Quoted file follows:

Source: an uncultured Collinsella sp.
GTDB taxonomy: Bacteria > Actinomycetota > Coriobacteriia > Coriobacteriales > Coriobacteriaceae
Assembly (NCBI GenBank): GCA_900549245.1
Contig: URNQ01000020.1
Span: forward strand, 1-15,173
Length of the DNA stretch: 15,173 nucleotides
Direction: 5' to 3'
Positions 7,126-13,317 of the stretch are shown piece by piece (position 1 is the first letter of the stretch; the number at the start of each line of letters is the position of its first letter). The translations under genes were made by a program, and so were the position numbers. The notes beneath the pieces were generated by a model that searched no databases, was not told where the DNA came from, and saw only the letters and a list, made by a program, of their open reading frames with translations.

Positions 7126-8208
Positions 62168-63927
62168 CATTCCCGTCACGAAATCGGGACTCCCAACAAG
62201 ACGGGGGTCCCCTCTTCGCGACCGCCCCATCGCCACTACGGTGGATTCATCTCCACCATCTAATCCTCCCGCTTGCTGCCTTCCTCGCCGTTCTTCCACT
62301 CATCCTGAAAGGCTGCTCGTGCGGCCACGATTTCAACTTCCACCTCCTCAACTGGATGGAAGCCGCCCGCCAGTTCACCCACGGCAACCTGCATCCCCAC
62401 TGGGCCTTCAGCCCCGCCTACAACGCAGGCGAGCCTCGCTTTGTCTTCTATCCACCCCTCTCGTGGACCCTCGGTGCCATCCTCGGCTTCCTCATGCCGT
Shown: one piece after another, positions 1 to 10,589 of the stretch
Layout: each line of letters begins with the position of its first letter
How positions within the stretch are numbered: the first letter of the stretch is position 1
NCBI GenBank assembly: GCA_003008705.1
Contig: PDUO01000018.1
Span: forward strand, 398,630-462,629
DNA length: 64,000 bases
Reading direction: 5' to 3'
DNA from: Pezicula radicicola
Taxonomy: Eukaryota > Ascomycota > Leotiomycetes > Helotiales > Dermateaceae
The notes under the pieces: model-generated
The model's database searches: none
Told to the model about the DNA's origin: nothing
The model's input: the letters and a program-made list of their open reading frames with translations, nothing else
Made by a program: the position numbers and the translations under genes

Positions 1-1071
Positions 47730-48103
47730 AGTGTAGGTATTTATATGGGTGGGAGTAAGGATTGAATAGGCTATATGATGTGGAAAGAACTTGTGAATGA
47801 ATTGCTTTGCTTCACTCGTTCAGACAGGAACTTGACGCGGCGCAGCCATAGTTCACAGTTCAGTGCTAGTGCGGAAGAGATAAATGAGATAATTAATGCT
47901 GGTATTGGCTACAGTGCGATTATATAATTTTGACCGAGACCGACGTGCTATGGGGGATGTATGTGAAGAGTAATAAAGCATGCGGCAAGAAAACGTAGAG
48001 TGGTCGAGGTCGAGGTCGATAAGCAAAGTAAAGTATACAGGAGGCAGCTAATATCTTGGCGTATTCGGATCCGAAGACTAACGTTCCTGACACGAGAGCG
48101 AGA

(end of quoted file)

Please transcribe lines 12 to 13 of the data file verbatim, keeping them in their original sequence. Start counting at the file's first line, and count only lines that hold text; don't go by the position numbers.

62201 ACGGGGGTCCCCTCTTCGCGACCGCCCCATCGCCACTACGGTGGATTCATCTCCACCATCTAATCCTCCCGCTTGCTGCCTTCCTCGCCGTTCTTCCACT
62301 CATCCTGAAAGGCTGCTCGTGCGGCCACGATTTCAACTTCCACCTCCTCAACTGGATGGAAGCCGCCCGCCAGTTCACCCACGGCAACCTGCATCCCCAC